Two new scientists join Center for Synthetic Biology
Center for Synbio warmly welcomes postdocs Camilla Knudsen Baden and Allison Maree Heskes to the Center researcher group. Both are focused in plant pathway discovery of high value compounds, but with very different approaches
Enzyme dynamics is the main area of interest for Camilla Knudsen Baden; particularly the biosynthesis of specialized compounds called cyanogenic glucosides and the three classes of enzymes (Cytochrome P450, oxidoreductase and UDP-glucosyltransferases) that come together in a multi-enzyme complex (metabolon) to make the compounds. Identifying the factors regulating metabolon formation and product formation are key areas which can produce valuable insights into engineering yeast or algae to produce complex and valuable compounds such as anti-cancer drugs.
Camilla Knudsen Baden has also joined the project on the diterpenoid compound Forskolin together with Irini Pateraki focusing on increasing the flux through the forskolin pathway and thereby increase the production of forskolin in vitro and in yeast.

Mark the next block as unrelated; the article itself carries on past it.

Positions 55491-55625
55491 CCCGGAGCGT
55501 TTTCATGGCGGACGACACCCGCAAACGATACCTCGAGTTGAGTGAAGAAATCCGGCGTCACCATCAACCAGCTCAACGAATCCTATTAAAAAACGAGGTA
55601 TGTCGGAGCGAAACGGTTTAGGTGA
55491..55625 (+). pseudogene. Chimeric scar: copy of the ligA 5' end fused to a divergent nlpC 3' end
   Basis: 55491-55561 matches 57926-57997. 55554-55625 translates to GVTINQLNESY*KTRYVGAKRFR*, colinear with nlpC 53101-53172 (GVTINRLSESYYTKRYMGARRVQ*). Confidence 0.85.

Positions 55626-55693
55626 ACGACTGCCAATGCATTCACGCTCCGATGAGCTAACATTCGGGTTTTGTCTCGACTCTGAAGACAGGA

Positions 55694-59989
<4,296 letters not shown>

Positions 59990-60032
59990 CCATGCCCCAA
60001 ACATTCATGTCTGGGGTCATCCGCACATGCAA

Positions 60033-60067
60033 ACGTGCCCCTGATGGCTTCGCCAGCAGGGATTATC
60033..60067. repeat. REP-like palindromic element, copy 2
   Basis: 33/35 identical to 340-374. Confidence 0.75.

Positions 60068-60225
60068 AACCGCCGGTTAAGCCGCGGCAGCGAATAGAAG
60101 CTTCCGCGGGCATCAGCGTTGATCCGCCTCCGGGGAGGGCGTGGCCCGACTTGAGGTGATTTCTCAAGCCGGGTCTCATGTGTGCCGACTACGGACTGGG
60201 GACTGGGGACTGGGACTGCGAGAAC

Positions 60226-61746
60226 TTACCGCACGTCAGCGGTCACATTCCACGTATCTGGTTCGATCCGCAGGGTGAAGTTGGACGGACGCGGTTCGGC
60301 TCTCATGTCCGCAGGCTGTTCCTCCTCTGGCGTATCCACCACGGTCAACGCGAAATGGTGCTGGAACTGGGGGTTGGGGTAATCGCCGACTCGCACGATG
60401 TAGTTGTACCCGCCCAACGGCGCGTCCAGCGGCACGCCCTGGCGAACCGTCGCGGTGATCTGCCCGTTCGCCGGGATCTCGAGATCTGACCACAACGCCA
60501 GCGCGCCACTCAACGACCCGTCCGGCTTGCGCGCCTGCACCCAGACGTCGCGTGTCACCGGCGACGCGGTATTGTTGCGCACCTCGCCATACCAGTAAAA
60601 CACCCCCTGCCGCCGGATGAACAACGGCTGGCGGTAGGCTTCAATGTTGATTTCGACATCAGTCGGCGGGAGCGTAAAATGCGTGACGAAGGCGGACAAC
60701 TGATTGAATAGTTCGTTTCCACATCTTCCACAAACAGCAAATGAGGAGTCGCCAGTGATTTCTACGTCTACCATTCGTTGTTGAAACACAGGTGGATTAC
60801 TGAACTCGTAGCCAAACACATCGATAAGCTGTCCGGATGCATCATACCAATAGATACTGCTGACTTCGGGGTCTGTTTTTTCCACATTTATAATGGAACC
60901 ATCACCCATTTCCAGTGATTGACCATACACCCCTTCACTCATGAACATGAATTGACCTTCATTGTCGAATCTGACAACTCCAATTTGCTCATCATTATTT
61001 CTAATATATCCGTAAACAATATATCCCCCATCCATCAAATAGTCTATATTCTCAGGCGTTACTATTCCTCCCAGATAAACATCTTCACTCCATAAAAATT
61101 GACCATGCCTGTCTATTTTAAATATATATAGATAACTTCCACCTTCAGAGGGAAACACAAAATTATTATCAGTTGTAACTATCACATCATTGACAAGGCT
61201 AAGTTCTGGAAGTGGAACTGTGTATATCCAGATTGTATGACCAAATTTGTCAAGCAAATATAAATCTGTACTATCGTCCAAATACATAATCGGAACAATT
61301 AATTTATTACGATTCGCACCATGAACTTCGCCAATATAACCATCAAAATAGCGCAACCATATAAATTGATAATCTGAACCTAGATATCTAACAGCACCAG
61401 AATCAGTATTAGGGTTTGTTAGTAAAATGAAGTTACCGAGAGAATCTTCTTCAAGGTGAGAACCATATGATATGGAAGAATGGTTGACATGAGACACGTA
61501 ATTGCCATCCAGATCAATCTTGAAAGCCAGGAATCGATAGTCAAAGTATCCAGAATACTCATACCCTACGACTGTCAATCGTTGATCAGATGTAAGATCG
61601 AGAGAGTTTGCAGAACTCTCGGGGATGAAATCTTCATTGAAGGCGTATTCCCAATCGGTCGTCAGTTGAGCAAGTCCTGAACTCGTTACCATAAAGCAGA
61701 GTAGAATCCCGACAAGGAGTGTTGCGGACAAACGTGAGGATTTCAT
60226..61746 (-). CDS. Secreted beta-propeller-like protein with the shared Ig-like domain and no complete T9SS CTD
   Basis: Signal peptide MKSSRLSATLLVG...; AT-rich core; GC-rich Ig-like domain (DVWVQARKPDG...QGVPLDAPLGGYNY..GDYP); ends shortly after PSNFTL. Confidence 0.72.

The dopaminergic diterpenoid compounds produced by the medicinal plant Chaste Tree (Vitex agnus-castus) are currently the main object of investigation for Australian born Allison Maree Heskes. Her work revolves around finding the biosynthetic pathways of these compounds that have potential use in the treatment of diseases such as Parkinson and other dopamine-deficient disorders.
She is particularly involved in using novel bio-imaging mass spectrometry methods as well as structural analyses to map and analyze the activity levels of the numerous closely related compounds produced by the plant. This will further the part of her work that focuses on the development of biotechnological tools for their production in alternative organisms such as yeast or algae.
Read more about Allison Maree Heskes and her research here...>
Welcome to the group!